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Old 04-10-2016, 04:35 PM   #1
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Default Travel Trailer Base Camp for Class B Touring

Travel Trailer Base Camp for Class B Touring

I thought we could share thoughts, ideas & experiences re: using a Class B van as a tow vehicle. My thought is to use a Travel Trailer on extended trips. It'll become a comfortable home away home but still permit touring around in the Class B. For some trips the trailer will stay home. It will be parked next to our deck so, it will be fun using it at home as a casita when bbq'ing etc.; maybe even guest accommodation.

We're going to try this.

Here are some other related links with good info:

http://www.classbforum.com/forums/f5...anks-1962.html

http://www.classbforum.com/forums/f8...ject-2806.html

http://www.classbforum.com/forums/f5...b-rv-1958.html

http://www.classbforum.com/forums/f5...tion-3486.html

Weight of the trailer would be the first thing to consider. An upfitted B van can't tow as much as an empty cargo van. This calculator could be the first stop when considering this idea:

Travel Trailer Weight Calculator

We've settled on a used Travel Trailer that just fits into those guidelines. I've had to guess at some final weights but will visit the scales with the units. We'd have to not carry much water and make sure the waste tanks are emptied for example. The most limiting factor with our particular van as a tow vehicle is the rear axle ratio - the difference between the 3.73 and 4.10 gearing is a whopping 1,500 lbs! (our van has the 3.73 rear)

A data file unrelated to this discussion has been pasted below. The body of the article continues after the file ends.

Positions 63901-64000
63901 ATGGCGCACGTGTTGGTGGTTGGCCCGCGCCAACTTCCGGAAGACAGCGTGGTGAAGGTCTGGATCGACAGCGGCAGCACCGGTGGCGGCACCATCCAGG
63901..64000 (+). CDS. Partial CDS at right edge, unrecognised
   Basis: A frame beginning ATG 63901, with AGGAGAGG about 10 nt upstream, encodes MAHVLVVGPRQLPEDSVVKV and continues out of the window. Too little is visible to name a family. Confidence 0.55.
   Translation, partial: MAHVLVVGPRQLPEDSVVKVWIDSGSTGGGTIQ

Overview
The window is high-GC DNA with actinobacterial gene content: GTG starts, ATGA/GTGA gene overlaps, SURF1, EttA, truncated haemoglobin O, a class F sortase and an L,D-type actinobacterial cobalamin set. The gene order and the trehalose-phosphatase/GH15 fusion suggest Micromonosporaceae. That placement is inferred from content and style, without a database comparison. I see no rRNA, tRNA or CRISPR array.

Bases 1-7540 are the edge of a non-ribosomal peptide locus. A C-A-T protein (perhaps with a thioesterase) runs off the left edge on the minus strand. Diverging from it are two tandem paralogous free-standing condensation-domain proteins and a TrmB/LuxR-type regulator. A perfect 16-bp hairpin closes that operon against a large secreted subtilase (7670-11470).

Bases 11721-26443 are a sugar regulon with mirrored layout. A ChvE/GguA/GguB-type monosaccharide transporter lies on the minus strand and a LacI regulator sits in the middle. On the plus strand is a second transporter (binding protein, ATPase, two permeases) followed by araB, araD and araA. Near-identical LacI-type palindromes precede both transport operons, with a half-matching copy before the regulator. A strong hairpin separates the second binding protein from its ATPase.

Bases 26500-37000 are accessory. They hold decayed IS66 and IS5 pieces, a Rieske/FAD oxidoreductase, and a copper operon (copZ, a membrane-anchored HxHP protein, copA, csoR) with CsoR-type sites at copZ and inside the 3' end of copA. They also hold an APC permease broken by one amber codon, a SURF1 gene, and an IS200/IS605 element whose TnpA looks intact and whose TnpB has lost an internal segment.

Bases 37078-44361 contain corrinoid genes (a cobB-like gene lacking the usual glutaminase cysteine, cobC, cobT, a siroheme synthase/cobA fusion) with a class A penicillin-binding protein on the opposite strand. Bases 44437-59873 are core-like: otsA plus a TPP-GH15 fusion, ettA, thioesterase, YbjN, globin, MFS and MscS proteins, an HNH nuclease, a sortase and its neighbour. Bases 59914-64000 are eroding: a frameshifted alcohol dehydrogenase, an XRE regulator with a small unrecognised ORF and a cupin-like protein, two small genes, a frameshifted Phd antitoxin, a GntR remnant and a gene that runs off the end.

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Old 04-10-2016, 06:35 PM   #2
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Finding something light, but big enough is the key. A Tab or an R-Pod might be good choices. 3.73 is not really a bad grear ratio for towing - that's what's in my Silverado and it tows fine - I've pulled 15,000 lbs with it without concern.
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Old 04-10-2016, 07:43 PM   #3
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Extended trips to me mean a lot of frequent travel and I would not tow anything under any circumstance driving daily or any times less than a week. Class B means go anywhere mobility and I have spent a good deal of time also trying to make it livable over an extended period of time so as not to wear our mentally as in cabin fever.

If extended trips mean snowbirding in one place for an extended period of time then to me a Class B would be self-punishment, inconvenience and defeat the idea and advantages of having a Class B. Trailering essentially another RV that most likely would be also too small (assuming 5,000 lbs limit of most) makes no sense. In that case it would make greater sense to me to pull a larger trailer with a conventional vehicle that has greater mobility than a Class B (pickup truck or SUV) or drive a Class A with great base camp comfort and pull a smaller much more mobile and convenient car.

There is also logistics such as outfitting two RVs with duplication, and if not, then the same issues, of what you take or keep in each, what you forget to transfer if you try to avoid duplication, etc. Then there is the issue if you camp in both separately then you always have to return to pick up your trailer. In essence backtrack your route. That is probably repetitive and more miles and most likely will require a great deal of logistical planning and additional cost to pay for two simultaneously occupied campsites.

As for guest accommodation at home. Our Class B has served that function. For a very brief period we had both our first Class B and our Airstream trailer parked in our yard. The idea of the Airstream being kept around as the previous owner of it did for a backyard cabin went away very quickly once we had both together.